How do you buy a car that belonged to a deceased person? Are the “rules” that may differ from a traditional used car ownership transfer? Purchasing a vehicle from a deceased person’s estate sale does not differ much from buying any other used car. Conveniently, for the purchaser most of the work lies with the executor of the estate whose job it is to ensure the sale and transfer of ownership is legal. The same laws apply in an estate transaction as it does when you buy a vehicle from any private seller, or a used car dealership. The buyer is required to pay sales tax, if applicable according to your state laws – check with your local Department of Motor Vehicles on your specific requirements. A sales receipt may be required along with any other paperwork found at DMV.
What Should the Buyer Do When Purchasing a Car from a Deceased Person’s Estate Sale?
Inspect the Car
When a car sits for an extended period of time, as can happen with an estate sale, it can develop mechanical problems requiring repairs. Not only should the buyer take the time to inspect the vehicle, but they should also consider taking an automotive specialist along or request to take the car to one for inspection. On the surface the purchaser may be able to see any obvious damages, but without the knowledge of an experienced mechanic, internal issues may be missed by a non-mechanical buyer. If mechanical issues are present, it may be possible to negotiate the asking price down.
Has the Vehicle Been Cleared By Probate Court - Is the Sale Is Legal?
If probate court has approved the vehicle to be sold prior to it clearing the estate, the executor will be able to present documentation as “right to sale proof “. It is imperative to confirm the seller is authorized to sell the car. Ask to see proof he/she can legally sell items from the estate. The documentation should include:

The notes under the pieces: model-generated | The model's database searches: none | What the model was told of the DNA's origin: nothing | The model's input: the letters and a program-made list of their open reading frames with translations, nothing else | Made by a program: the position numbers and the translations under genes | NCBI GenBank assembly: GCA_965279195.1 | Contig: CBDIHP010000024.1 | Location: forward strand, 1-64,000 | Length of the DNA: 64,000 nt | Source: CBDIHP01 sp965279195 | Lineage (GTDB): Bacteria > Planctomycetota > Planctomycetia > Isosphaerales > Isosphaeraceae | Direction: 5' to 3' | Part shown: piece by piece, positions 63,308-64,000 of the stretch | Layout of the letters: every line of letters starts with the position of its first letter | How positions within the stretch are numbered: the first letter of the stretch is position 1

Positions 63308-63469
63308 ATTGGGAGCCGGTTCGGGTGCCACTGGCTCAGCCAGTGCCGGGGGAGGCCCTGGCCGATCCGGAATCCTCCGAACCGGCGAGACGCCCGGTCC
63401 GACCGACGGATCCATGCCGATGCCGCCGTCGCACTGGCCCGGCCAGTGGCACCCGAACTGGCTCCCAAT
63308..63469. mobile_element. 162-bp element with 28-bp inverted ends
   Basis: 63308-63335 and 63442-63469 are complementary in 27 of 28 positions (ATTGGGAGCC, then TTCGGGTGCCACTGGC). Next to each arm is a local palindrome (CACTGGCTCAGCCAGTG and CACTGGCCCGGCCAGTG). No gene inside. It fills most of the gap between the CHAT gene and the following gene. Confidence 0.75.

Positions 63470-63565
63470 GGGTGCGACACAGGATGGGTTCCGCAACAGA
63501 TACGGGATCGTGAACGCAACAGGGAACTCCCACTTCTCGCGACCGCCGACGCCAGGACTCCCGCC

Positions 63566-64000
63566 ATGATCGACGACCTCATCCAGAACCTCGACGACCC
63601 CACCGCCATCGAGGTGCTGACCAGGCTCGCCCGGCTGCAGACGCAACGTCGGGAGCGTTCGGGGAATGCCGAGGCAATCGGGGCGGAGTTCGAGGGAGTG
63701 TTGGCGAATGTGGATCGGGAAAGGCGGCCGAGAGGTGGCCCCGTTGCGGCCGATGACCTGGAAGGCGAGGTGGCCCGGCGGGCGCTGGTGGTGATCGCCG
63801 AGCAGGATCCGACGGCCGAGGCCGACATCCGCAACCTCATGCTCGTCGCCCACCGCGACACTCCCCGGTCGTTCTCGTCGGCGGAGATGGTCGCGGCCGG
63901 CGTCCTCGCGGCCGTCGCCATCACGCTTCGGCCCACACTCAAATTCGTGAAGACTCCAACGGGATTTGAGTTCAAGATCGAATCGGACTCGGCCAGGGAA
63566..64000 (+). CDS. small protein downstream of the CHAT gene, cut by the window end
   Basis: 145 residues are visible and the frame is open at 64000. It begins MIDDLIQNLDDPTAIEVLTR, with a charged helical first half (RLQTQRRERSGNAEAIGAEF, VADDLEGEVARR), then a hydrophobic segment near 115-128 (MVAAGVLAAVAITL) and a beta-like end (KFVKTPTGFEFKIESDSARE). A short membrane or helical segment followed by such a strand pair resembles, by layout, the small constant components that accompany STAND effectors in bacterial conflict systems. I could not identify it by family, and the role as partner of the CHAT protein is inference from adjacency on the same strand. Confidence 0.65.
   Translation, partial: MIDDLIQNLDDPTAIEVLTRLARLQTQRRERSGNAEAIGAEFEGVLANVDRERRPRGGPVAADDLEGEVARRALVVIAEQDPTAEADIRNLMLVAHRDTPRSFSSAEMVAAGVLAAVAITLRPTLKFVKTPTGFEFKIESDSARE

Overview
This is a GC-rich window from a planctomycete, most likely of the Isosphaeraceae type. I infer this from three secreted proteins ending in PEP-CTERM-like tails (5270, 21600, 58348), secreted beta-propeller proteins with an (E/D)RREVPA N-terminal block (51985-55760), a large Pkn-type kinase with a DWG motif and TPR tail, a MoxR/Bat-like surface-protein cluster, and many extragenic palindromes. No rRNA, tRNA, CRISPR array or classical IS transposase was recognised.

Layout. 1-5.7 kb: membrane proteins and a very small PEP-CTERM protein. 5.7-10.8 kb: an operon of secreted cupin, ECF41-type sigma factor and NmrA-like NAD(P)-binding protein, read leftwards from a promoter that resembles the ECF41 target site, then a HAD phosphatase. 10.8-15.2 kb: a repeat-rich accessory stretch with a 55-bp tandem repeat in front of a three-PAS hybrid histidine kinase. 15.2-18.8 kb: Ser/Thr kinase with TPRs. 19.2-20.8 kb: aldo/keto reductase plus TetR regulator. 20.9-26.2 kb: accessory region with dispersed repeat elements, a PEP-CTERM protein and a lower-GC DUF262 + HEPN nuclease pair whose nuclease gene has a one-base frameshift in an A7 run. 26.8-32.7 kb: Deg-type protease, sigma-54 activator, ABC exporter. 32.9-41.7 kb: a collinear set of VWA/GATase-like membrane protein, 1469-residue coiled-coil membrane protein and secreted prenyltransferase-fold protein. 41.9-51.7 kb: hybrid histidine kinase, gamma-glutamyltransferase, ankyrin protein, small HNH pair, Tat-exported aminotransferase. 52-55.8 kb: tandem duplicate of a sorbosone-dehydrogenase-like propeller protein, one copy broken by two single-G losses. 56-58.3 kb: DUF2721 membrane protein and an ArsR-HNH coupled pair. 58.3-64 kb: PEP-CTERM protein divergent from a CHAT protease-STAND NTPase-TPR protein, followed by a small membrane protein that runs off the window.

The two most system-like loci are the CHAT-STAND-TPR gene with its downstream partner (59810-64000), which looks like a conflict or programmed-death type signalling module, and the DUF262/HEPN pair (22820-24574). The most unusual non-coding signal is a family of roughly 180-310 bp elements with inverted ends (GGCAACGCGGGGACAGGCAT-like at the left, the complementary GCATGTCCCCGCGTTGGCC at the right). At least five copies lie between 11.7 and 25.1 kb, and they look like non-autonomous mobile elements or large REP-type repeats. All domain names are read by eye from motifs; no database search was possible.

- Probate Court Order
- Death Certificate
- Personal Identification
It is also recommended the buyer inquire with the probate court the documentation is legitimate and the executor has the court’s approval to sell assets from an estate sale.
NOTE: Be sure to keep a copy of the death certificate to present to DMV when transferring the title to new ownership.
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Examine and Compare the Title with Existing Paperwork
Prior to a final purchase:
- Confirm the vehicle was legally owned by the decedent.
- Verify the car’s VIN (vehicle identification number) located in the lower portion of the windshield on the driver’s side matches the VIN present on the vehicle title.
- Compare the name and address matches on both the death certificate and the title of registration.
- Check the same information matches on all other documentation (if applicable).
- If any information does not match contact the police or a lawyer before proceeding with a purchase.
Once everything has been reviewed and verified the last steps are easy.
- The executor signature and the sale date go the back of the title – be sure it is in the correct boxes and all other information required by the seller is properly entered.
- Give the executor the money for the vehicle.
- Take the title to the local Department of Motor Vehicles or the local tax assessor’s office – confirm with proper procedures with DMV.
- Confirm if insurance coverage is required prior to obtaining the title in the seller’s name.
- Inquire if other requirements exist by the local DMV or tax assessor’s office.
- Confirm all fees required with the local DMV or tax assessor’s office.
Now that you know how you buy a used car from a deceased person’s estate, you are all set to own your next vehicle. If you are the seller and you want to sell your car quick, we buy cars fast, safe, and easy in every Continental U.S. State. You can find out how it works, get a high instant cash offer in as little as 20-seconds, and get cash in the bank in about two days.